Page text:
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The Mystery of the Tripping Breaker

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Hot tub repairs. I know nothing about them. Scratch that. I knew nothing about them, but in the past week I have been initiated in a trial by fire kind of way. I've figured out most things, but what follows has me stymied.

I recently put in a new pump and motor (along with a whole whack of other things too long to list). Satisfied that all as ready, I filled the spa and turned on the main breaker. It ran for about 5 seconds and then tripped the breaker. Puzzled, I went to the breaker and turned it back on only to have it trip within a second or so.

After speaking with some technicians, I replaced the heating element as they said that, 90% of the time, this is the cause of a tripping breaker. With the feeling of victory on my side, I turned the breaker on once again. TRIP! And again. . . TRIP!

I began to disconnect things one by one and the problem stopped with the motor being disconnected. A ha! It's in the motor. But it's a new motor! Furthermore, it did turn for the brief moment that the power was on before the breaker tripped.

I placed another call to the local spa shoppe and got a technician on the phone. He said that it sounded like the wires were connected to the motor incorrectly. So, I opened the wiring panel on the motor and got on YouTube to watch The Spa Guy tell me how to wire a pump motor correctly. He makes mention at 0:45 of the "J&J"-type of connector and I recognized that as mine. Comparing my wires to the diagram on my motor and to what he said in the video, everything looked like it was connected properly. In fact, at 6:52, this is the exact diagram I have on my motor. (Mine does not have a toggle switch, so only the diagram on the left is applicable.)  Then at 7:07 they showed a picture of how this is wired. Bingo! My motor is wired backward to this picture, but the picture they show is not in accord with the diagram just shown on the motor. Then he explains at 7:15 that the colors are wired backward because "this is an old J&J system." So then the light went off! My system has that J&J connector so I must have an "old J&J system." So I immediately switch the high- and low-speed wires and slap the motor back together and hook it all up. With that same feeling of victory that I had earlier, I turned on the breaker. . . One second, 2. . . TRIP! Again. . . TRIP. The motor still spins for a second, but then trips the breaker.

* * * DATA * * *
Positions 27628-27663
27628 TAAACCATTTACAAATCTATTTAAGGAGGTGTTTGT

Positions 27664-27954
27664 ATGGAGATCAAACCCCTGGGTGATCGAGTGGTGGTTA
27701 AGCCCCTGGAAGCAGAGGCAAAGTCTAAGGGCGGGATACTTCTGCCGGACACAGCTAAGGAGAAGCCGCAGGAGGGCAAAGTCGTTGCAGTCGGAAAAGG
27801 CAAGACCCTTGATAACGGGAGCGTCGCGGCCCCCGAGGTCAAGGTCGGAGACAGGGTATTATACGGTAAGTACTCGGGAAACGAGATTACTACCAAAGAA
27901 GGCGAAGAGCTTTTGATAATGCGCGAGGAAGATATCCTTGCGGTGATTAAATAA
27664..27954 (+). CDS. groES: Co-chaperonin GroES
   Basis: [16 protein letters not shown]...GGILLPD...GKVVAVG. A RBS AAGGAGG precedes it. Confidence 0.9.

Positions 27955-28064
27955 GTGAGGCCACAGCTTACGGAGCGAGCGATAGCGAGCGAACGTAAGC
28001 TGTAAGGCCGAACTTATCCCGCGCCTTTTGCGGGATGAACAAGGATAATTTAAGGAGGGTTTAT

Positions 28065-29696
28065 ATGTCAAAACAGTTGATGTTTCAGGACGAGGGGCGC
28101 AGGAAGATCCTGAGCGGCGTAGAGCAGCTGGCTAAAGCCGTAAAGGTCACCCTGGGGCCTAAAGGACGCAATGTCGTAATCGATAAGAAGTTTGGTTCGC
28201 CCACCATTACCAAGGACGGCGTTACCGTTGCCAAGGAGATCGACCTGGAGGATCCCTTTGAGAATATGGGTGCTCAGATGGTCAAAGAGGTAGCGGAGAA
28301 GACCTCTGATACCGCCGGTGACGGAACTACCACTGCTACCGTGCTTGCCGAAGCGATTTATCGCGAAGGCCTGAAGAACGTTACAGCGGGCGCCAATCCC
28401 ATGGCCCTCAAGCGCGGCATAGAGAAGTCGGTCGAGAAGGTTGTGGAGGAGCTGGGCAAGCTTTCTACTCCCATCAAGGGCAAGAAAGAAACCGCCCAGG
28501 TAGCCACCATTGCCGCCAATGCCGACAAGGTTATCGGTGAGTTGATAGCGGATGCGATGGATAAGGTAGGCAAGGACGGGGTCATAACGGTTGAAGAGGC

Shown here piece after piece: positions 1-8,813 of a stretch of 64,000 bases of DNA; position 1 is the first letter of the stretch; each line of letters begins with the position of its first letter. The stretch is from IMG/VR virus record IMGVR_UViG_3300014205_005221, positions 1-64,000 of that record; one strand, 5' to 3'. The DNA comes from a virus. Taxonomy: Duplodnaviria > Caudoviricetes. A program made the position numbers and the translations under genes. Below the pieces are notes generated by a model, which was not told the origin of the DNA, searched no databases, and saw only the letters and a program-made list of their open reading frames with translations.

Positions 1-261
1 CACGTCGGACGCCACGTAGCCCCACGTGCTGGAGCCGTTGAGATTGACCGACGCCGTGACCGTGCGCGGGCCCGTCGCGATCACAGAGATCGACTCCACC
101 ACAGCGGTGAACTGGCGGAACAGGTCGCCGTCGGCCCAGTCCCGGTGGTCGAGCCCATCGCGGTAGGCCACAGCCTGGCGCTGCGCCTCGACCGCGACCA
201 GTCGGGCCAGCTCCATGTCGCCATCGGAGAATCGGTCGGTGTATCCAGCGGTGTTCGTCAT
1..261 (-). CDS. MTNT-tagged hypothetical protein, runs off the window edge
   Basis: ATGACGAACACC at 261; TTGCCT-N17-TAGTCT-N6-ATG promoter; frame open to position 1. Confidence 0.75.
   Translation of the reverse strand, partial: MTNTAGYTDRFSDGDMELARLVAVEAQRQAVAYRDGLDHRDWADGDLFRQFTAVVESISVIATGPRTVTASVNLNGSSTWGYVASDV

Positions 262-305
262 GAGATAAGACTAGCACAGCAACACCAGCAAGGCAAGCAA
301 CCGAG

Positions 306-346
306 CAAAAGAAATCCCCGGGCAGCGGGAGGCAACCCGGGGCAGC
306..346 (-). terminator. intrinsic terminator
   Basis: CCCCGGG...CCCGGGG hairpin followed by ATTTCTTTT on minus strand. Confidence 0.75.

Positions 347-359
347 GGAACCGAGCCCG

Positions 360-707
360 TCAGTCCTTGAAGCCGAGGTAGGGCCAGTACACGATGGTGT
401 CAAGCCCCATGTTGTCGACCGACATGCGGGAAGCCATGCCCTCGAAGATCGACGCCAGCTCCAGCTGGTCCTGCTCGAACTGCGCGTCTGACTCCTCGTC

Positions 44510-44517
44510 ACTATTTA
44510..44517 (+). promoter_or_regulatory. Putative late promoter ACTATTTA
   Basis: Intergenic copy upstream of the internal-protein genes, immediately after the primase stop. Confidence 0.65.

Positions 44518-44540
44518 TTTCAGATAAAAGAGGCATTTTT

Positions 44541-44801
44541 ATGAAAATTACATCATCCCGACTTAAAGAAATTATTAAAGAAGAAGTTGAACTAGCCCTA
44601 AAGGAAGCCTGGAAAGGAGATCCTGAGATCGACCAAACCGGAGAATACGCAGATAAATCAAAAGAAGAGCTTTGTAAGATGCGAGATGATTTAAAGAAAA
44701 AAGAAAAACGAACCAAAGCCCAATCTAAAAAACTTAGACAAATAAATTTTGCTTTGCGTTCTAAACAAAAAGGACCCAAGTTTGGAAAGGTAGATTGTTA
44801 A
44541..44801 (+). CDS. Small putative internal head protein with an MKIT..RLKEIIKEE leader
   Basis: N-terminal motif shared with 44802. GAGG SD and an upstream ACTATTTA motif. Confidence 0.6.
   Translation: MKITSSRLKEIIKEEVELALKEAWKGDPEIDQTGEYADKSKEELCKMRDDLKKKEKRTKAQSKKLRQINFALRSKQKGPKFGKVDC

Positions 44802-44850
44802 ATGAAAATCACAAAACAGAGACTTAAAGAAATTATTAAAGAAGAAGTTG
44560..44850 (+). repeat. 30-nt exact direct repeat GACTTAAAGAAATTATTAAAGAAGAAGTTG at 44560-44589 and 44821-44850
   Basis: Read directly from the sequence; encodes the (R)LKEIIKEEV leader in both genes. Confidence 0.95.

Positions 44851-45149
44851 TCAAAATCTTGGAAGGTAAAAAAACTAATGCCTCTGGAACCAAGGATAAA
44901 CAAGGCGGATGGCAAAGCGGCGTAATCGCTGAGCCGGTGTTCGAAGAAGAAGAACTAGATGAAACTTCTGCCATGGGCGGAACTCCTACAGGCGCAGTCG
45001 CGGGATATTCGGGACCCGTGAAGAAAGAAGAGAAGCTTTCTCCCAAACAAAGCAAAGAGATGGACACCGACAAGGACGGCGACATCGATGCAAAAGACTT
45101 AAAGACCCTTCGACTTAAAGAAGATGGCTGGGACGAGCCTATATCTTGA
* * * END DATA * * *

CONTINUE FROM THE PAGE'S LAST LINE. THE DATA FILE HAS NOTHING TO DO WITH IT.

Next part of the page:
At this point, I am completely confused. I disconnected the motor again and the breaker does not trip and the panel shows a "FLO" error.


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With the pump disconnected, turn on your breaker, which should turn the tub on.  Now, press the TEST button on the breaker.  We just want to see if the GFCI is working properly.  If the test button isn't working, then your GFCI is the problem.  GFCI's work off the neutral line, so the neutral on the pump is the trigger.

Next, try disconnecting the ozonator.  If it has a short in it (which is common in older tubs), it could be turning on when the pump turns on and causing the problem.

If that's not it, connect your new pump to a different pump connector on the pack.  Since the J&J connectors are keyed to the plugs, you may have to swap wires instead of plugs.  Will the new pump work connected to a different pump circuit?  Does your other pump work when connected to the circuit that's giving you problems?

If the problem is following the pump, and disconnecting the pump cures the problem, most likely the pump is bad.  I've seen one or two DOA pumps in my day, but that is a rarity.



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